Referring now to FIG. 9, there is shown a view similar to FIG. 2 of the optical scanning mechanism 42 which includes only the slot 50 housing the silicon photodiode comprising the enter item gate 68 (FIG. 7 and 10). Referring to FIG. 10, there is shown a schematic diagram similar to FIG. 7 of the data processing system utilizing the scanning mechanism shown in FIG. 9 which includes a timer circuit 114 connected to the enter item gate 68 over line 116 and through the gate control logic unit 74. When the enter gate 68 senses the presence of a merchandise item, the electrical signal outputted by the photodiode 95 energizes the timer circuit 114 which, after the expiration of a predetermined time period, will disable the scanning mechanism 42 from projecting light beams through the apertures 48 (FIGS. 2 and 9). In the present embodiment the timeout period is 750 milliseconds.
While only two embodiments of the detector gates have been described in detail herein and shown in the accompanying drawings, it will be obvious that variations and other embodiments are possible without departing from the scope of the invention. It is thus contemplated that all such variations and embodiments that fall within the spirit and scope of the invention hereof shall be construed in accordance with the following claim.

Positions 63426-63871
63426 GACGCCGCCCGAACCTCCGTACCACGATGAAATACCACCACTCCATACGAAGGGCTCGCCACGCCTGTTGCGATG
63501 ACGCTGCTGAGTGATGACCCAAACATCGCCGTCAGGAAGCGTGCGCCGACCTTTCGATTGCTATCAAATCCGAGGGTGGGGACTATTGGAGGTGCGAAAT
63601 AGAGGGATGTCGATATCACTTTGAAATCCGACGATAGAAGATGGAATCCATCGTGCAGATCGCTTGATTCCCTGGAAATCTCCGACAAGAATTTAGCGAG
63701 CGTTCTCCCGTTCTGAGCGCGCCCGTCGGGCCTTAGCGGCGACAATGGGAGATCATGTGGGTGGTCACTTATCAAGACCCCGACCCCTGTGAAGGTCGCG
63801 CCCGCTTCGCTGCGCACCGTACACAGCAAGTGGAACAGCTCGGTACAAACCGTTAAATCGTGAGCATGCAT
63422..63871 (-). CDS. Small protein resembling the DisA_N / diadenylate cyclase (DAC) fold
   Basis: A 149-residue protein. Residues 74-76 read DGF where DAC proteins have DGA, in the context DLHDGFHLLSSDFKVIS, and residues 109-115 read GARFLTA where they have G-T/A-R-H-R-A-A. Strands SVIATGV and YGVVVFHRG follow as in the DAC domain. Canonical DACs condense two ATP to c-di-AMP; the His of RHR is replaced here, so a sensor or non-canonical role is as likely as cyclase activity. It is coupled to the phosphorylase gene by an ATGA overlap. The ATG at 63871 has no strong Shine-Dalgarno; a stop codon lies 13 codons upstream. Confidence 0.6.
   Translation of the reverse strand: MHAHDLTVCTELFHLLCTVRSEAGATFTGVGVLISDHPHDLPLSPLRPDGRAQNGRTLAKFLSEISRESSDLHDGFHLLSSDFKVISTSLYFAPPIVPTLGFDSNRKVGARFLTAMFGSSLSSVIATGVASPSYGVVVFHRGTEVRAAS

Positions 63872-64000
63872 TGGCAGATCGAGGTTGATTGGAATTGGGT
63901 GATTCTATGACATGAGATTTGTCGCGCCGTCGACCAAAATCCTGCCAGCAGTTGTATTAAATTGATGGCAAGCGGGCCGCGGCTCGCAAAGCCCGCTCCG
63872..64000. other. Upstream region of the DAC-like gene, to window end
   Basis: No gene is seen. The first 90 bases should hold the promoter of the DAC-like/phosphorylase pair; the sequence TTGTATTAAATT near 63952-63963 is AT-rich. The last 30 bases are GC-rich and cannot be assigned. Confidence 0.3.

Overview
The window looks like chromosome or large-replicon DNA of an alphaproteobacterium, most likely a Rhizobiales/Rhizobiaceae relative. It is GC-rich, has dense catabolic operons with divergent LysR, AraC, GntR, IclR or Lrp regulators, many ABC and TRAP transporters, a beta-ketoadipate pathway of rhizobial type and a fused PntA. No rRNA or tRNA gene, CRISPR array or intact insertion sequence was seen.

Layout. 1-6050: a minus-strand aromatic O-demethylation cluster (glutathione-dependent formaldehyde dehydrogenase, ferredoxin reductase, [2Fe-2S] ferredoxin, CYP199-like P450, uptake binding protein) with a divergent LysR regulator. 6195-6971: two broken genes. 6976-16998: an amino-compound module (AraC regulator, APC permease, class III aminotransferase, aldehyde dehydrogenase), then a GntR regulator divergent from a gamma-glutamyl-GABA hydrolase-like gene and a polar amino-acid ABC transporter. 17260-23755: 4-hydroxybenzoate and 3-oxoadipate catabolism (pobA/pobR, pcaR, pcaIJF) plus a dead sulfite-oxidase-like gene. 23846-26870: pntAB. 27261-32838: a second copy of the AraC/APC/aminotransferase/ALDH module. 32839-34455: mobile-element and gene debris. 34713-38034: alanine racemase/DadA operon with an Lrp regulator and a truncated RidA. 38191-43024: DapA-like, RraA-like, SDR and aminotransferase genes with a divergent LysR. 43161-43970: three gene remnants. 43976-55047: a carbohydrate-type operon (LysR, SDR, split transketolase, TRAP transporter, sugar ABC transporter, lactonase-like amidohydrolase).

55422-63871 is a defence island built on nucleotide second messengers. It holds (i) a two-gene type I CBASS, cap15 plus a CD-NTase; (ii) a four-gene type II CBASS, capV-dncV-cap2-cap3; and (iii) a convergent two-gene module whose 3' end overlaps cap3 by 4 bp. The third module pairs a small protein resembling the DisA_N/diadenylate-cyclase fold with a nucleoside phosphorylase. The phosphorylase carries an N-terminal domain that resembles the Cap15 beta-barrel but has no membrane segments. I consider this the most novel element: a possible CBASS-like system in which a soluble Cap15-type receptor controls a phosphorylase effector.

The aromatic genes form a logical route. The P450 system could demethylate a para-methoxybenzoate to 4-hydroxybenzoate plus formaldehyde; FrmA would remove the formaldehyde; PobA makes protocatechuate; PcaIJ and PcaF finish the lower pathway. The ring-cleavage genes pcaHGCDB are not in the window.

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|US9355290 *||Jun 17, 2014||May 31, 2016||Datalogic ADC, Inc.||Ergonomic machine-readable symbol reader system|
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|U.S. Classification||235/462.31, 250/222.1, 250/566|
|Cooperative Classification||G06K2207/1012, G06K7/10871, G06K2207/1018|
|Oct 20, 1986||AS||Assignment|
Owner name: NCR CORPORATION, DAYTON, OHIO, A CORP. OF MARYLAND
Free format text: ASSIGNMENT OF ASSIGNORS INTEREST.;ASSIGNORS:MC CLAIN, HERBERT D.;FERRANTE, RONALD A.;REEL/FRAME:004619/0155
Effective date: 19861015
|Feb 27, 1992||FPAY||Fee payment|
Year of fee payment: 4
|Feb 27, 1996||FPAY||Fee payment|
Year of fee payment: 8
|Jun 27, 2000||REMI||Maintenance fee reminder mailed|
|Dec 3, 2000||LAPS||Lapse for failure to pay maintenance fees|
|Feb 6, 2001||FP||Expired due to failure to pay maintenance fee|
Effective date: 20001206